One of the things I’m really pleased about and proud of is our flagship venue, Burhill Golf Club, which over the last ten years has doubled the number of female members. There’s also a fantastic junior squad there now. In fact, the boys have been out in Spain competing for England Golf in their team event recently. For the clubs who want to engage with women and children, there are families out there who want to get involved with golf, but you can’t sit back and wait for them to come in, you’ve got to actively do things. At Burhill we have a girls training session every Saturday that’s open to all, the girls can bring their friends and just sign up. I think that’s helped us, and we’re doing more of that at all of our other clubs. There’s recognition now that there are a lot of women out there who will come and play golf if the facilities are minded to accept them. I think we just have to make more of an effort to engage with women and kids across the board.
Can Adventure Golf facilitate a long-term relationship with the game for young people?
Adventure Golf, along with other shorter versions, forms an integral step in the development of a junior golfer. You need that path when you’re growing up, and in my view, as soon as you can hold a putter you become a potential customer and that can start from three years’ old. Up to about 10 years old, you’re not ready to go out and play long par fours or fives; you’re not strong enough. I see Adventure Golf as the first step to engaging with a golf club and a putter. It’s Mum and Dad bringing their children from the age of three with their brothers and sisters, grandparents, cousins; everyone can be engaged. I’m a great advocate that Adventure Golf is for all the family, from the age of three through to 90. I’ve seen 90 year-olds come onto Hoebridge, come onto Abbey Hill with their great grandchild recognising that it’s a great way to spend active time together. I think that’s going to be one of the social changes we see in the next decade, that doing active things with kids is going to rise in importance and ultimately it will help us improve participation. So Adventure Golf, in my view, has a very positive part to play in this process.
There’s been a fairly dramatic growth in Adventure Golf in recent years, how do you see this market developing?
I’ve always said that we want to build the Adventure Golf business to a minimum of 20 units, and I think there’s going to be more opportunity on the indoor scene than outdoor. We’re doing it because it’s a good thing to bring families together in a golf environment, but we’re also doing it because commercially we think that it’s the aforementioned ‘experience’, and it’s the experience of going somewhere with the family or group of friends that can be repeated frequently, so the market is quite broad. The golf business that we know in the UK is very weather focused. We do rather well when the sun is out and the weather is good, but we know in England you don’t get that every year. I want to spread the risk and stay engaged with the game, and creating indoor sites will be part of our strategy going forward.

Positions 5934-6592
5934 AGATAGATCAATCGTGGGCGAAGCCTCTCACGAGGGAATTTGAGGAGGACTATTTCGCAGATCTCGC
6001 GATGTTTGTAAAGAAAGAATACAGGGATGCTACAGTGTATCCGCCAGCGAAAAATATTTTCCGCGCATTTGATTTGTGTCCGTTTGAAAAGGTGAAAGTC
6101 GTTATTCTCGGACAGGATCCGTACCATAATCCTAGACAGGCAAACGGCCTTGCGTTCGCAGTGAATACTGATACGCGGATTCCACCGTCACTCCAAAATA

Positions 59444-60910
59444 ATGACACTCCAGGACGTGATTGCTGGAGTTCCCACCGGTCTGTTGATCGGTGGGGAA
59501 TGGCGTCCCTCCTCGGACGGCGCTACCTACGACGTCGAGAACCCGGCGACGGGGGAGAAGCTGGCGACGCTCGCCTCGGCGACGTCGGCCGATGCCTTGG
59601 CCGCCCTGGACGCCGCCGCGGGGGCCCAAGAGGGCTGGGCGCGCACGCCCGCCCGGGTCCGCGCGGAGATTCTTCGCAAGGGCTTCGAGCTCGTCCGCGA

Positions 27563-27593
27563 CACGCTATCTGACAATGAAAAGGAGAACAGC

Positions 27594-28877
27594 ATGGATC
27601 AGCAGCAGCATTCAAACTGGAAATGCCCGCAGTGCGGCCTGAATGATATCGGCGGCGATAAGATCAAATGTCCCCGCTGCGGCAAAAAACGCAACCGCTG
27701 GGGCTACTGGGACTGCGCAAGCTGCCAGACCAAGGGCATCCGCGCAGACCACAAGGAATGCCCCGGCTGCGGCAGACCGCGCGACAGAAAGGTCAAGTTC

We have seen a lot of diversification in the revenue streams at BGL venues, is this something other venues could learn from?
I’ve always been looking at investments that help us balance the income streams so that we’re not so reliant on good weather. It’s important that the food and beverage business at each of our golf courses can stand on its own two feet so it can compete in the local market. Our function rooms are going to be busy if the sun is shining or not, and hopefully our coffee bars are going to be attractive enough that people will come and visit them whether they’re coming to play golf or not. The same applies to our retail offer, there is a huge choice out there in the market place so your facilities need to keep pace with best practice no matter what the sector you operate within.
Is BGL participating in National Golf Month?
Most definitely, I’ve been a great supporter of the work that has been put forward on National Golf Month. A great job has been done on the opening in Westminster, and it has engaged politicians and has some government support which is what we want to see, and actually what the government wants to see is all of the industry getting behind it. It’s sad some haven’t. I really do find it a great shame that not all of the members in the golf business, can find the time to support it, particularly the PGA. I think it just red flags some of the issues that golf still has. It’s a shame we can’t come together on important promotions like National Golf Month. Everybody should get involved, but I don’t think it suits everybody’s agenda. Common cause is for the greater good, and I still can’t understand why some people can’t get involved because overall, I think it’s a very positive initiative. Anything that promotes the game of golf and tries to encourage more people to join in and participate has to be a good thing. Whilst it’s not perfect, we’re all trying to improve the offer as it is. I know that the leadership group of National Golf Month are very open to hearing about suggestions and what they can do better, and there’s no doubt that for the number of years it has been running, we’ve improved the offer every year. If clubs have not already signed up, I would urge you all to do so.